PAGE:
Last week I attended ‘Women Talk Tech –How I transformed my Career’ held at WeWork Spitafields. It was a talk with three truly inspiring Birkbeck alumnae: Sinead Mac Manus, Founder & CEO of Fluency; Nathalie Richards, Founder & CEO of Edukit; and Harveen Chugh, Specialist in Entrepreneurship & former Growth manager for the UK government`s Sirius Programme.

Firstly, Rita Usanga, the moderator and a very passionate woman in tech herself, set the mood by asking the panel to reflect on their careers over the past decade – a question I would personally dread the most in a job interview! Their responses captured my attention and compelled me to share my own thoughts.

These very successful ladies studied Bioinformatics, Arts Management and Migration Studies at Birkbeck whilst pursuing their respective careers, at some point realising they didn’t quite enjoy it and they needed to make a change. Through trial and error, high challenges and risks they became who they are now – digital technology entrepreneurs.

At that point I had a few questions buzzing in my head:

  • What message are they trying to convey by sharing their success stories?
  • What are they trying to achieve?
  • What is the driving force behind their success?
  • What are their core values?
  • Or simply, from my bewildered girl in tech point of view: What problem are they trying to solve tonight?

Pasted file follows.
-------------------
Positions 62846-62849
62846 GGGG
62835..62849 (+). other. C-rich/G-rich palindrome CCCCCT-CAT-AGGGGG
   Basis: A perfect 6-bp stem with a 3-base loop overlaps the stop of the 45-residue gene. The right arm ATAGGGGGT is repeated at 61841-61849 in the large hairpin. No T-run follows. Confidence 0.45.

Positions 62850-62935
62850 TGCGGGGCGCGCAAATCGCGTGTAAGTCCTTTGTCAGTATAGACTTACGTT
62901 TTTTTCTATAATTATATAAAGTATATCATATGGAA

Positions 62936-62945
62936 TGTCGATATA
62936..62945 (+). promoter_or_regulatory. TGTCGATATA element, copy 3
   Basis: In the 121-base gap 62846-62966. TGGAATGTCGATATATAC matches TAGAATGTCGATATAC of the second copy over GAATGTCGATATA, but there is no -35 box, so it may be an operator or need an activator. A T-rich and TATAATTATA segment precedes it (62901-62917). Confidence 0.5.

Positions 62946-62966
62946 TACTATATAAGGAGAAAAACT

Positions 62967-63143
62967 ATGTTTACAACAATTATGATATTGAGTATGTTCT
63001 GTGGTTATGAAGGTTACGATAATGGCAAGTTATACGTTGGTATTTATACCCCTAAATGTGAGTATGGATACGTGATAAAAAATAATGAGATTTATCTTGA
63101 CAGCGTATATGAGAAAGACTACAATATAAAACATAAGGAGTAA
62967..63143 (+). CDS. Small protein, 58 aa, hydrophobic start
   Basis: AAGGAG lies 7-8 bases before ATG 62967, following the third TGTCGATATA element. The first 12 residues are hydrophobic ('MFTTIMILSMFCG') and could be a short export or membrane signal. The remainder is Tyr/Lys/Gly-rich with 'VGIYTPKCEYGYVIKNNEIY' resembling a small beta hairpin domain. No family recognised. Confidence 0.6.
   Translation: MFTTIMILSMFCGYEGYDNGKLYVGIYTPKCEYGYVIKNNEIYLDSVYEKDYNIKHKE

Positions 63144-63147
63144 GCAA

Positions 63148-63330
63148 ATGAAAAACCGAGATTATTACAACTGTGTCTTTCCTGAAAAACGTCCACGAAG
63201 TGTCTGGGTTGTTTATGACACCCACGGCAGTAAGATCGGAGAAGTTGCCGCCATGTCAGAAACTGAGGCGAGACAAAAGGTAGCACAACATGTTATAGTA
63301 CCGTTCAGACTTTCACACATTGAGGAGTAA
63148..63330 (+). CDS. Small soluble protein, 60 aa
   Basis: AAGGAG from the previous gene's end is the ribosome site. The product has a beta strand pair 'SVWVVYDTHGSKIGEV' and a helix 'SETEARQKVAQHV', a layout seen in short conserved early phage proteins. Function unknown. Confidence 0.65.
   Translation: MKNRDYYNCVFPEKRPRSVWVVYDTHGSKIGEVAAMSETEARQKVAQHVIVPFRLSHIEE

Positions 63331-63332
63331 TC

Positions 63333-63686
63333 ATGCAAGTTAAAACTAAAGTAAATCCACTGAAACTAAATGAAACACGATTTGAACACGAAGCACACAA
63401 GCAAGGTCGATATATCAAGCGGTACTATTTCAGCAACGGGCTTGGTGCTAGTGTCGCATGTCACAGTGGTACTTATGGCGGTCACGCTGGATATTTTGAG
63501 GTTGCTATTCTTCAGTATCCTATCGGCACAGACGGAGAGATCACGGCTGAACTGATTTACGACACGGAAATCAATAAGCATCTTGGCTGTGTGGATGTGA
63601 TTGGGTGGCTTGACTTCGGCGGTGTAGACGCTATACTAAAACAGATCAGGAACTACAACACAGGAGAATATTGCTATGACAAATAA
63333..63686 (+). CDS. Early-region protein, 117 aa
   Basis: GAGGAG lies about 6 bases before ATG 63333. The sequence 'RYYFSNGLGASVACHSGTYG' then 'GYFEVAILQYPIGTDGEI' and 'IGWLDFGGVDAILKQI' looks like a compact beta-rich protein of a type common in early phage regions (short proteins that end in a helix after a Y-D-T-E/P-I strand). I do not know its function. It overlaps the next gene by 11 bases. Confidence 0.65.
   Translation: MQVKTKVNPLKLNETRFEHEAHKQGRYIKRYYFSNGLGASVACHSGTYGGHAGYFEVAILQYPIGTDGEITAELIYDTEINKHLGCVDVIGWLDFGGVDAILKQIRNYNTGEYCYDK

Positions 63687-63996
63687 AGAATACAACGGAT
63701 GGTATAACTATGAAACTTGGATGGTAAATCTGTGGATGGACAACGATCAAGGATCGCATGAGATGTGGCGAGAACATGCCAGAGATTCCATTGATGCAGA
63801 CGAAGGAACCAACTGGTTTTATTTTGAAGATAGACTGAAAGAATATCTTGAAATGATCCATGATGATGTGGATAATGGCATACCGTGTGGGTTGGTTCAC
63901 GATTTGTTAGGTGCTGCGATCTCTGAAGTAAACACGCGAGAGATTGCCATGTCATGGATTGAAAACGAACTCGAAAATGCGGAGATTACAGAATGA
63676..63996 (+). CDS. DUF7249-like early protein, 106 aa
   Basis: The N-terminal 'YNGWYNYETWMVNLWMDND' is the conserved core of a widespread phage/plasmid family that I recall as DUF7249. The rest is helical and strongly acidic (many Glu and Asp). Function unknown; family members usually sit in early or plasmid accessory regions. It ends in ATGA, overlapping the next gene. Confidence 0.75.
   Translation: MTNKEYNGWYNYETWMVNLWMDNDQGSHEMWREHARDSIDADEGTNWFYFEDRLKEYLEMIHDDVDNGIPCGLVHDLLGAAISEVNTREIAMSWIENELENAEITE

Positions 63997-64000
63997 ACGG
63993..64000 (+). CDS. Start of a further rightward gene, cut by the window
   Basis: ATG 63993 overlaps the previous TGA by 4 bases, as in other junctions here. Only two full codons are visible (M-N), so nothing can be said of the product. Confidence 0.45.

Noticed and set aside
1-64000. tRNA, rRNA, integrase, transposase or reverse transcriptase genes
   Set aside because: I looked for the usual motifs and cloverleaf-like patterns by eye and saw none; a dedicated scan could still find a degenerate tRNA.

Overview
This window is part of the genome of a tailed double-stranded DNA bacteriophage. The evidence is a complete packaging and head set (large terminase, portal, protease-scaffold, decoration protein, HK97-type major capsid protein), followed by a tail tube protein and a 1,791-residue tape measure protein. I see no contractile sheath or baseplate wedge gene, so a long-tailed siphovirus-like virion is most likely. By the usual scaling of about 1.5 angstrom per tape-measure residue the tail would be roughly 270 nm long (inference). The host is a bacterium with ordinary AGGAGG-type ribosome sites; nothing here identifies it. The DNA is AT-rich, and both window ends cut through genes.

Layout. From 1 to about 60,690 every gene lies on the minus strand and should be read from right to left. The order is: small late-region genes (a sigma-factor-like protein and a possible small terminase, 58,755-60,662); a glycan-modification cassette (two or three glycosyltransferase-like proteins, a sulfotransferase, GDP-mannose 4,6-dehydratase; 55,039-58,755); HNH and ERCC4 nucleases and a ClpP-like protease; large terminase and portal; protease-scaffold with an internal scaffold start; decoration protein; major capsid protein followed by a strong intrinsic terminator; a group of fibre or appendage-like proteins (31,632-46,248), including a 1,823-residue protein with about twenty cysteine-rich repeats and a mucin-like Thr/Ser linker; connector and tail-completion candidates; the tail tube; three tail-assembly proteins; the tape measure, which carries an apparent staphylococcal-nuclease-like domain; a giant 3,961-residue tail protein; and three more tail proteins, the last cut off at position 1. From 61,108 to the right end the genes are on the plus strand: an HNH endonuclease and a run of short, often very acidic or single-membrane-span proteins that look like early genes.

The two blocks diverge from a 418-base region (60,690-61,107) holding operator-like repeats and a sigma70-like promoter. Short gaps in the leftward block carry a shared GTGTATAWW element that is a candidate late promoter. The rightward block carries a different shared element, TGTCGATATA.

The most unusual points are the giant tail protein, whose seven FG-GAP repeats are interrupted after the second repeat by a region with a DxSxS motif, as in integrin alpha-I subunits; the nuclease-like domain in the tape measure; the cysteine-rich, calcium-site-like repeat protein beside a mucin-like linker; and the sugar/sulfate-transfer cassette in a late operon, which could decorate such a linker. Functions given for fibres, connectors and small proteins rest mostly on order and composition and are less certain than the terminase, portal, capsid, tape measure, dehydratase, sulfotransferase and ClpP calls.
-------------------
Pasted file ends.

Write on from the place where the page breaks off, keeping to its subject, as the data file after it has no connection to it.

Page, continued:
The conversation made me think about my own experiences as a woman studying computer science. Recently, I attended a tech workshop at Birkbeck held by a software development firm. I was one of three women in the room with another 20 men, the majority of them tech students. I couldn’t help thinking that, although the men had many questions and were taking full advantage of the opportunity to seek advice on their own career development, the women remained silent.

I raised my hand and asked: How many women are there among the 30 employees in your company? Suddenly, the room went silent. There was a very long pause and then I got my answer: five female employees. Only two of them have some software development skills and not a single one of them are in an IT role.

So the key message I took from the event is that there is an evident lack of women in this field yet, believe me, there are so many of us who can code, solve problems, create innovative ideas and overall add so much value to bring success to any business. However, at the same time, it made me more determined. A passion for tech has life-changing potential. Moreover, reflecting back on that evening’s truly inspirational stories I have to agree with Rita’s opinion that books cannot prepare you for the reality of working in Tech. You have to get out there, network, make valuable connections, find your passion and possibly find mentors to guide you along the way into finding your own magical path to this ever-evolving world and make your own impact. The question is what is holding you back and why don’t you start today?